1. Ken Griffey Jr: The best clean player of the Steroid Era, Griffey’s only performance enhancer was playing in the Kingdome.
2. Derek Jeter: Jose Canseco, of all people, said he was sure Jeter never used steroids. That’s good enough in my book. In an era of gaudy numbers, Jeter was, like Griffey, a throwback.
3-4. Greg Maddux, Tom Glavine: If it ever emerges these guys took steroids, I think I’m done with baseball. That means, basically, everybody used, even groundskeepers. Then again, that seems unlikely, especially with Maddux and Glavine, two finesse pitchers with excellent longevity.
5. Albert Belle: A Cleveland Plain Dealer reporter recently asked Belle if he’d ever used steroids, as ‘roid rage could have explained his frequent emotional outbursts during his career. Belle replied, “I was just an angry black man.” Milton Bradley is going to get the chance to say the same thing in about ten years.
6. Ichiro Suzuki: Suzuki seems like another guy who belongs to another era, say 1910 (imagine how many more triples Suzuki would have got in the Deadball Era, when massive ballparks were standard.) At it stands, he’s perhaps the best hitter of this era, steroids or not. If I could have anyone from the last twenty years in my lineup, I might take Suzuki.
7. Omar Vizquel: I did a Google search on “Omar Vizquel steroids” to see if anything would come up. There were of course a few blogs speculating he had used, including one in Cleveland that said Vizquel “needs to go back on his 2002 steroid regimen,” a possible explanation for why he hit a career-high 14 home runs that year. That kind of sounds like sour grapes to me regarding Vizquel, an ex-Indian. But the top search result, a 2006 Yahoo! Sports article said Vizquel “quietly embodies everything the Steroid Era does not.” That sounds more apt.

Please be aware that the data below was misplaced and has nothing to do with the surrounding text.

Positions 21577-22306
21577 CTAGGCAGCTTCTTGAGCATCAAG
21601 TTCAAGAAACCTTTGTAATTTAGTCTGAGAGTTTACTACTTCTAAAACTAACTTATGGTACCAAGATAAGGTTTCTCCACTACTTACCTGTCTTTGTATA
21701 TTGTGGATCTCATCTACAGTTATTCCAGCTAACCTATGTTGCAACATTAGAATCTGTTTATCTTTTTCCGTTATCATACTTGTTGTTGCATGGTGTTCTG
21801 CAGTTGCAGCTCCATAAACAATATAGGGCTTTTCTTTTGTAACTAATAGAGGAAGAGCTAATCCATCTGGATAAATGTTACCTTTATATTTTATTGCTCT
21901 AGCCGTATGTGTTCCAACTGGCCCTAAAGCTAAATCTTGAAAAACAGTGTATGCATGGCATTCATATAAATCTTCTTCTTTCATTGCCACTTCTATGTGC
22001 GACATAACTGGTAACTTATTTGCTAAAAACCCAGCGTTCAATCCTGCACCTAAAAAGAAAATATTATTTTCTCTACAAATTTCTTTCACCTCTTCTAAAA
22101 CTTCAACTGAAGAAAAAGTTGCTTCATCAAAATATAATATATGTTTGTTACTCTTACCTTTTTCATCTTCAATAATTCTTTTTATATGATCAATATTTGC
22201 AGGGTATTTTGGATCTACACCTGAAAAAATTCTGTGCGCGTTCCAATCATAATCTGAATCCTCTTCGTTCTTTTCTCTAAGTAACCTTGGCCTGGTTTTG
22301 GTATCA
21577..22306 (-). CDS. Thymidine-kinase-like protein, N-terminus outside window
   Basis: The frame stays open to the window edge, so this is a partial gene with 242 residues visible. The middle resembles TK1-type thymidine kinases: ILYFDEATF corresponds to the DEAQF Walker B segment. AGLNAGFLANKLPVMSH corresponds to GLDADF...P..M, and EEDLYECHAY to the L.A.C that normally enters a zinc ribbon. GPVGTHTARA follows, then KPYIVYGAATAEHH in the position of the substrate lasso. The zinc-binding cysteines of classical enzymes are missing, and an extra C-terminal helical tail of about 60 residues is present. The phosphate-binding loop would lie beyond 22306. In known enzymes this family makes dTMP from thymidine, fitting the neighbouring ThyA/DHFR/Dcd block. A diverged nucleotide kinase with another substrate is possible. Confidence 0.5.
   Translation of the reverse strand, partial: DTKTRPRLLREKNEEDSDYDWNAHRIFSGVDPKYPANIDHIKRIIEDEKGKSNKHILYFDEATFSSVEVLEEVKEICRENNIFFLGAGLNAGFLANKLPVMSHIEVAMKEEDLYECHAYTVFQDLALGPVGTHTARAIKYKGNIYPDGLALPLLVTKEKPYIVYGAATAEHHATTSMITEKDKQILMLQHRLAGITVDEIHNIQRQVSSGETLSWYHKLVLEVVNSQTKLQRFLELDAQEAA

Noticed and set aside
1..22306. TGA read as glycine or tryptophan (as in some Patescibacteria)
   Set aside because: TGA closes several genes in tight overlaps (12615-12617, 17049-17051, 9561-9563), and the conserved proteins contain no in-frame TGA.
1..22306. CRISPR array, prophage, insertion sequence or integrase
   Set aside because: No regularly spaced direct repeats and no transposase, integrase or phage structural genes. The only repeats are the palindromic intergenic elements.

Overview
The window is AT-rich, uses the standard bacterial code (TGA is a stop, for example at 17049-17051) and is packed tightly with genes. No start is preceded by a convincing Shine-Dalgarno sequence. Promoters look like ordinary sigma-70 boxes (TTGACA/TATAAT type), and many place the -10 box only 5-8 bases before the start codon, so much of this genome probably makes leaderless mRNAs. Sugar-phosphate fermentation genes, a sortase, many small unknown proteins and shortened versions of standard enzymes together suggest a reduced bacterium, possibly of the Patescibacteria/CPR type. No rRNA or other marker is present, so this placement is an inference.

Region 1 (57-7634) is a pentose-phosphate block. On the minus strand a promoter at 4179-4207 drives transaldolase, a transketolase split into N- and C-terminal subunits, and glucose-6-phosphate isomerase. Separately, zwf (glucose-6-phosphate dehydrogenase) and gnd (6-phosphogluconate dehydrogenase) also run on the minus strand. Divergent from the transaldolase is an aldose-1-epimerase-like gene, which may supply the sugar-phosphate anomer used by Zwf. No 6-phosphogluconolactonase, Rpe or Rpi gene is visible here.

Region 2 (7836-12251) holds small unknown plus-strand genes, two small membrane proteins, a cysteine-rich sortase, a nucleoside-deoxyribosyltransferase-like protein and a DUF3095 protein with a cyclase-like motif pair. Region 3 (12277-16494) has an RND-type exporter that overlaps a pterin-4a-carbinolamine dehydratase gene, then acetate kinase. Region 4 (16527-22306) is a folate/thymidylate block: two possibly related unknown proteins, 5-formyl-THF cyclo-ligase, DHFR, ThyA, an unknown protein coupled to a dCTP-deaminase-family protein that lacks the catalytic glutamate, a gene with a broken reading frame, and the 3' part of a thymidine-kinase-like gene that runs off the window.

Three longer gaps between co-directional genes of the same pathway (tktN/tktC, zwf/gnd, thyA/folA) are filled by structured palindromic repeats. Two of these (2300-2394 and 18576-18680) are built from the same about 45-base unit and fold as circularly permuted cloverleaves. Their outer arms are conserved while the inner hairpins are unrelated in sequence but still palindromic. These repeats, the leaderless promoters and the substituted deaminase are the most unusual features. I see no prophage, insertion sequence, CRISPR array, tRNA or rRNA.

8. Ben Grieve: I wish there were more stories out there like what follows about Grieve. A book I recently read, Bash Brothers: A Legacy Subpoenaed, finds the former American League Rookie of the Year retired and angry at all the players who used and prospered, while he stayed clean, struggled with injuries and retired early. “I compare it to stealing money,” Grieve said via email in the book. “You are breaking the rules of baseball (as well as the law) in order to make money for yourself… I’m happy every time a player is accused because it demeans their accomplishments.”
9. Fred McGriff: There are a lot of recent baseball players who put up artificially inflated home run totals. McGriff is one of the few who probably did it naturally. He is tied with Lou Gehrig with 493 career home runs and never had the surreptitious spike in power numbers that typically accompanied steroid use, I.E. he didn’t bust out with 56 home runs in 1999. McGriff was a model of consistency in his 19-year career, and I’m a little surprised he hasn’t done better in the Hall of Fame vote (consider him a Veterans Committee pick waiting to happen, if nothing else.)
10. Rico Brogna: I racked my brain trying to come up with a tenth player, and got Brogna, who once told ESPN the Magazine that he considered using steroids late in his career when he was struggling with injuries but chose not to and quit playing shortly thereafter. In this era, that’s more believable than, “I only took it once.”
A lot of guys didn’t make the list, including Tony Gwynn. That might sound insane, but Gwynn put up some of his best slugging numbers late in his career, including in 1997 when he hit .372 with 17 home runs and 119 RBI at age 37. Granted, at 38, Ted Williams had the second-highest slugging percentage, of his career, .731, nearly 100 points above his lifetime rate, and I would bet he didn’t use steroids. Still, Williams had the luxury of not accomplishing his feat of ageless wonder at the zenith of the Steroid Era. These days, everyone’s a suspect.